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Tech Matters: Microsoft Edge gets a competitive edge

By Leslie Meredith - Special to the Standard-Examiner | May 4, 2022

Photo supplied

Leslie Meredith

Microsoft will be adding a free built-in virtual private network (VPN) service to its Edge browser, offering better security and privacy. While an integrated VPN is not a new concept — both Firefox and Chrome offer one — Microsoft is the first to offer the feature for free, likely in a bid to attract more users.

Microsoft’s Edge browser runs a distant third place behind Google Chrome and Mozilla Firefox. In the United States, 59.55% of users favor Chrome, 17.09% have chosen Firefox and 12.54% run Edge, according to Statcounter figures for March 2022.

It’s surprising that Edge has fallen so far behind. While it’s true that the original Edge browser introduced with Windows 10 compared poorly to Chrome (slower, difficult to use and had few extensions), the browser was rebuilt in 2020 and the improvements were significant. In fact, today’s Edge uses far fewer resources than Chrome, meaning you can have more open tabs without pages slowing or crashing.

In a test conducted by Computerworld, Edge used 665 megabytes of RAM with six pages loaded while Chrome used 1.4 gigabytes — more than twice the memory. This can make a noticeable performance difference, especially on systems with limited memory. That alone should be compelling enough for Chrome devotees to at least give Edge another chance.

The free VPN is icing on the cake.

If you are unfamiliar with the term VPN, it is a service that you can buy to hide your location and encrypt the data sent to and from your computer to access all websites. While it’s unlikely you’d need one at home, you do need one if you’re using unsecured public Wi-Fi, an unsecured hotel Wi-Fi while traveling, or if you are visiting a country that blocks websites you need or want to access. If you’re accessing sensitive company data outside the office, your employer likely requires you to use a VPN.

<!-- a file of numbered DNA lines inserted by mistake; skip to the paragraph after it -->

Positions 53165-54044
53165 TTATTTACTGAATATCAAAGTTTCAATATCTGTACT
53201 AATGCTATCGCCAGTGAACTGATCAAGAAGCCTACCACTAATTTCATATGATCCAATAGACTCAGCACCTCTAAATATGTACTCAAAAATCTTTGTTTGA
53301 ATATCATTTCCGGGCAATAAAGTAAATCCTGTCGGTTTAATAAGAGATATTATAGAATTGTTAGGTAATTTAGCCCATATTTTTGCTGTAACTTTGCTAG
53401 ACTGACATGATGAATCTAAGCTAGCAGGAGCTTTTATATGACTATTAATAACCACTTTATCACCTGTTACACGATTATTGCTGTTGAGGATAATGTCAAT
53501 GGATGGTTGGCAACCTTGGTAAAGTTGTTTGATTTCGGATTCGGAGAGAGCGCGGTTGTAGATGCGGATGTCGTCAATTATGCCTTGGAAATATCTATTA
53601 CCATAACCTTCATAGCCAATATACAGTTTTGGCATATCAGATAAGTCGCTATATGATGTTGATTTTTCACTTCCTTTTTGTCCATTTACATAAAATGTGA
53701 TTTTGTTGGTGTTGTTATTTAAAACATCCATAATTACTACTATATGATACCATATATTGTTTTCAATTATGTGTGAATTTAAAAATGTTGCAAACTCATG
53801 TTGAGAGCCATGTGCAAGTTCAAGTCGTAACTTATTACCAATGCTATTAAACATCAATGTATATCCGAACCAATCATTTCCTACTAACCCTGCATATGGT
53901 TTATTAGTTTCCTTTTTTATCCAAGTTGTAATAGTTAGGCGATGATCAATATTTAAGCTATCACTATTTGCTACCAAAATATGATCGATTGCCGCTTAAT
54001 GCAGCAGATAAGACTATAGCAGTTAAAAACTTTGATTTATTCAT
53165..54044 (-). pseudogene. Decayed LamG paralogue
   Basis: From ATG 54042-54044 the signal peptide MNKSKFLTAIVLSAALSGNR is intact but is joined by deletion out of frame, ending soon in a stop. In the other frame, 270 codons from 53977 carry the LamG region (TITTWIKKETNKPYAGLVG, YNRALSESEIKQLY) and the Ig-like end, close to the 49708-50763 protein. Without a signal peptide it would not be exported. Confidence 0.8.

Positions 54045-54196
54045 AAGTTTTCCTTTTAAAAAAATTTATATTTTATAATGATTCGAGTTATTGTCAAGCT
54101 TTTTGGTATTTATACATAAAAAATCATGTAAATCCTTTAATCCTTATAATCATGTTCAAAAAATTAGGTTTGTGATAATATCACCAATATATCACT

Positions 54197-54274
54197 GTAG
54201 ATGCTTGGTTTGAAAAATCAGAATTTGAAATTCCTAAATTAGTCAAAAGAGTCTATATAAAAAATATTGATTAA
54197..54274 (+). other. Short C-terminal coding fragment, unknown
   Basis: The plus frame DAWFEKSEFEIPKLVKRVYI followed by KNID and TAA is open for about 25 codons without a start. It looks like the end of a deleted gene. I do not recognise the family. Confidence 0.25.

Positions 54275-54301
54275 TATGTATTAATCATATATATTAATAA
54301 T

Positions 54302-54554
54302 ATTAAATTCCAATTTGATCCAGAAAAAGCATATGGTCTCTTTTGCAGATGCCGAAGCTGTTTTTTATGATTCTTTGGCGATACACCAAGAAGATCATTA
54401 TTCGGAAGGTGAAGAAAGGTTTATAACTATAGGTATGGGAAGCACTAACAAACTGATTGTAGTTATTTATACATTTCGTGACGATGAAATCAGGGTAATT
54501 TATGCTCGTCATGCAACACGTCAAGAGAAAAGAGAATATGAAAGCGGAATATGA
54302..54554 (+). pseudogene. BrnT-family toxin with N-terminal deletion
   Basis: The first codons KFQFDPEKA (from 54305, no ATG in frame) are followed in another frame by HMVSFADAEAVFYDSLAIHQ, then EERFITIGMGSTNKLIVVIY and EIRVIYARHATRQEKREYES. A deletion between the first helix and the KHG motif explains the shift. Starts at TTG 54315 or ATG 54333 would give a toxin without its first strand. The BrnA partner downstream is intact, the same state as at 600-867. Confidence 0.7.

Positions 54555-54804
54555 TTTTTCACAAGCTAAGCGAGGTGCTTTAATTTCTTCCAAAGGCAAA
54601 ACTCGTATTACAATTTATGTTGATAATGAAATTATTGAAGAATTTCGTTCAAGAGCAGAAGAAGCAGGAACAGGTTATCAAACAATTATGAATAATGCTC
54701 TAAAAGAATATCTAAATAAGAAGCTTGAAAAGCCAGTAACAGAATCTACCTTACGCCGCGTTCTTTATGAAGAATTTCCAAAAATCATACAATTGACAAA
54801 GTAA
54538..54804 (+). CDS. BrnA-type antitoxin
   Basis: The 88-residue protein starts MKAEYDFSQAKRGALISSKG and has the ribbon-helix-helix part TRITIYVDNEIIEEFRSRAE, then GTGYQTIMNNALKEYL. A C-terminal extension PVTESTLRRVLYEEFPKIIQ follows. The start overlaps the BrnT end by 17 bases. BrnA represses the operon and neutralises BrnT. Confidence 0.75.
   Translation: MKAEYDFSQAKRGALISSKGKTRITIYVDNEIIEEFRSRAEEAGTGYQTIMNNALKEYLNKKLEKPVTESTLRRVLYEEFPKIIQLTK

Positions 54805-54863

Called Edge Secure Network, Microsoft said in an announcement that it is testing a VPN service powered by Cloudflare, one of the world’s largest content delivery network and security providers. The new VPN service will roll out to the public as a part of a future security upgrade.

When activated, Edge Secure Network will encrypt users’ web traffic so internet service providers can’t collect browsing information such as health-related services. A VPN is considered more secure than using a browser’s private browsing feature. It will also hide your location, substituting a virtual IP address for the one assigned to your actual location.

Unlike a third party VPN, Microsoft will limit VPN data usage to 1GB per month. This means that you will need to be judicious with your use, reserving the VPN for times when you need it — and remember to turn it off when you don’t. Microsoft has not yet said whether customers will be able to pay for additional data.

Once the preview version becomes available, you can try it for yourself. If you’d like to be among the first to try out the VPN, sign up for one of Microsoft’s Edge Insider Channels at https://www.microsoftedgeinsider.com/en-us/download.

Either way, you’ll access the new VPN by opening up Edge, heading to “Settings and more” and clicking on “Secure Network.” If you aren’t already signed into your Microsoft account, you will be asked to do so or create an account. Once that’s done, you will see a solid shield icon in the browser frame, indicating Microsoft’s Edge Secure Network is on. It will turn off when you close the browser.

If you’d like to make the switch to Edge and make it your default browser, it’s easy to do. Go to “Settings” and then select “Apps,” followed by “Default apps.” The screen will show you default apps for email, maps, playing music and videos, viewing photos and more. To change the default browser, scroll down toward the bottom of your screen and click on the browser that you are currently using. A list will pop up where you can select Edge, and that’s it. No need to restart.

Leslie Meredith has been writing about technology for more than a decade. As a mom of four, value, usefulness, and online safety take priority. Have a question? Email Leslie at asklesliemeredith@gmail.com.

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